July 17, 2008 In news for Wii users– we know there’s a lot of you out there - InvenSense Inc., a provider of MEMS-based motion sensing solutions for image stabilization, dead reckoning navigation, 3D remote control, and gaming devices, has announced that its IDG-600 multi-axis MEMS rate gyroscope has started shipping in mass production quantities to Nintendo for its Wii MotionPlus accessory. The upcoming Wii MotionPlus accessory attaches to the end of the Wii Remote and, combined with the accelerometer and the sensor bar, allows for more comprehensive tracking of a player's arm position and orientation. In the new Wii Sports Resort, for example, the ability to throw a disc through the air and control the angle of flight is now possible.

Conventional MEMS gyroscopes, which are the key enabling technology that can sense absolute rotational motion inputs, are typically used in commercial automotive electronic stability control and GPS applications, where their larger size, high power consumption and costs are accommodated. InvenSense’s new class of silicon-based MEMS rate gyroscopes offer smaller package sizes, lower power consumption, and lower price points suitable for consumer markets. A key advantage of MEMS technology, as compared to its quartz and piezo-ceramic counterparts, is its ability to incorporate 3D mechanical features directly into single crystal silicon substrates while easily and cost effectively integrating it with CMOS electronics. The company states that the addition of their multi-axis rate gyroscope solution to the Wii MotionPlus accessory will allow high precision 3D tracking of rapid gaming gestures and support exciting new game titles.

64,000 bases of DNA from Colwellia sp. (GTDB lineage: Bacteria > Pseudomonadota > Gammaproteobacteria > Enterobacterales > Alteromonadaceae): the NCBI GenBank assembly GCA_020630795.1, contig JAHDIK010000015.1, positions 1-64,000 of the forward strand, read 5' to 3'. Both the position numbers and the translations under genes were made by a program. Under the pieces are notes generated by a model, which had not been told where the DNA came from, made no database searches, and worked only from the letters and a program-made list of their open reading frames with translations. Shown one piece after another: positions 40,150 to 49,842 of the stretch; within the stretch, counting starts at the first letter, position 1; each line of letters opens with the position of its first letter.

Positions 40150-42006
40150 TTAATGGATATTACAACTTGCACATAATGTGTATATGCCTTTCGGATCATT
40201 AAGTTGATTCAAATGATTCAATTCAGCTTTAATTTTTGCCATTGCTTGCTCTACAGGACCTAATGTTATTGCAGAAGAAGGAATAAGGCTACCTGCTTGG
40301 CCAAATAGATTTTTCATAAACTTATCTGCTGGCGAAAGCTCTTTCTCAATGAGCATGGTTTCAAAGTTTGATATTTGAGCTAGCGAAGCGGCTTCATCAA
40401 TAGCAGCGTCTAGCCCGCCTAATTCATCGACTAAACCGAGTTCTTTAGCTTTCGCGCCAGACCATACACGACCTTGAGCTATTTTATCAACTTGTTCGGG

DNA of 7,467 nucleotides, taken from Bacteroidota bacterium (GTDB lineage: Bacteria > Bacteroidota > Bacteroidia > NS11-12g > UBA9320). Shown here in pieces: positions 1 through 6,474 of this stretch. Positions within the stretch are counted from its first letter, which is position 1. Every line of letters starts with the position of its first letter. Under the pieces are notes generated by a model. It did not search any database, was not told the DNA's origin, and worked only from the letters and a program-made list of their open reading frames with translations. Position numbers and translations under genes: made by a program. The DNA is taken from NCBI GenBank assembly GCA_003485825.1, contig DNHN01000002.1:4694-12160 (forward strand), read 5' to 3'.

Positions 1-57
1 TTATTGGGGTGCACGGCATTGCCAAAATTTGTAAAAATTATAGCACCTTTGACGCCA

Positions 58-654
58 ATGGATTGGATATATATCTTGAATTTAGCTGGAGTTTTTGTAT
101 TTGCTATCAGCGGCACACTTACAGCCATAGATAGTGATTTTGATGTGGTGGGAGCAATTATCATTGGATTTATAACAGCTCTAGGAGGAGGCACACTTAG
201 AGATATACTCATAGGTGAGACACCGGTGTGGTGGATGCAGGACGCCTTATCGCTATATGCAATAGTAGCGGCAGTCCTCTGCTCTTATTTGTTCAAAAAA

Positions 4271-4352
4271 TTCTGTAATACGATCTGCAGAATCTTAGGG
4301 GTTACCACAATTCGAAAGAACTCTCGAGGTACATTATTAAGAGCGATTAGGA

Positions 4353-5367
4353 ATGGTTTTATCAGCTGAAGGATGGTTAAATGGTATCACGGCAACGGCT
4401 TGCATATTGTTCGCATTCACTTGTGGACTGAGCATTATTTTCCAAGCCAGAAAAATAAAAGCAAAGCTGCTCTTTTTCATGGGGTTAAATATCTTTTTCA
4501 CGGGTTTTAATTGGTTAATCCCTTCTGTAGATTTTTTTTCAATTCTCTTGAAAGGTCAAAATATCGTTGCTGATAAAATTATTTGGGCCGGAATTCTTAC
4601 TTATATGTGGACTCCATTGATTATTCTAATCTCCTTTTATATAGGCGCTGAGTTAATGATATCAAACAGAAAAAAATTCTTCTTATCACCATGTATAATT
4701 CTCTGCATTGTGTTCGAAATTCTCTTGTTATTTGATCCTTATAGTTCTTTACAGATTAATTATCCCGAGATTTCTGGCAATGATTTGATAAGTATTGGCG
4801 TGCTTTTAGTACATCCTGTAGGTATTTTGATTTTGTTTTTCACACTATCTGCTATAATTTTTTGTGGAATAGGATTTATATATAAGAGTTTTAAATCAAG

Also jumping on the Wii bandwagon is Logitech, who have introduced the Logitech Cordless Keyboard for Wii – licensed by Nintendo - to make it easier to communicate on the Wii game console. With its compact, slim design and 2.4 GHz wireless technology, Logitech’s new keyboard for Wii is designed to complement the look of the Wii and Logitech are billing the device as a must-have accessory for chat-oriented games and the Wii Internet Channel. The keyboard’s primary keys are full size with special system keys – such as Zoom In/Out, Forward/Back, Quit and OK – designed to make it even easier to use the console to communicate with friends, surf the Web, and send e-mails. To use the keyboard a mini-receiver is plugged into the console and the keyboard is ready to use then, when finished, the receiver snaps into the back of the keyboard.

The Logitech Cordless Keyboard for Wii is expected to be available in the U.S. and Europe beginning in August. The suggested retail price in the U.S. is USD$49.99.

For further info on InvenSense motion sensing solutions, visit InvenSense and for further info on the Logitech Cordless Keyboard for Wii visit Logitech.

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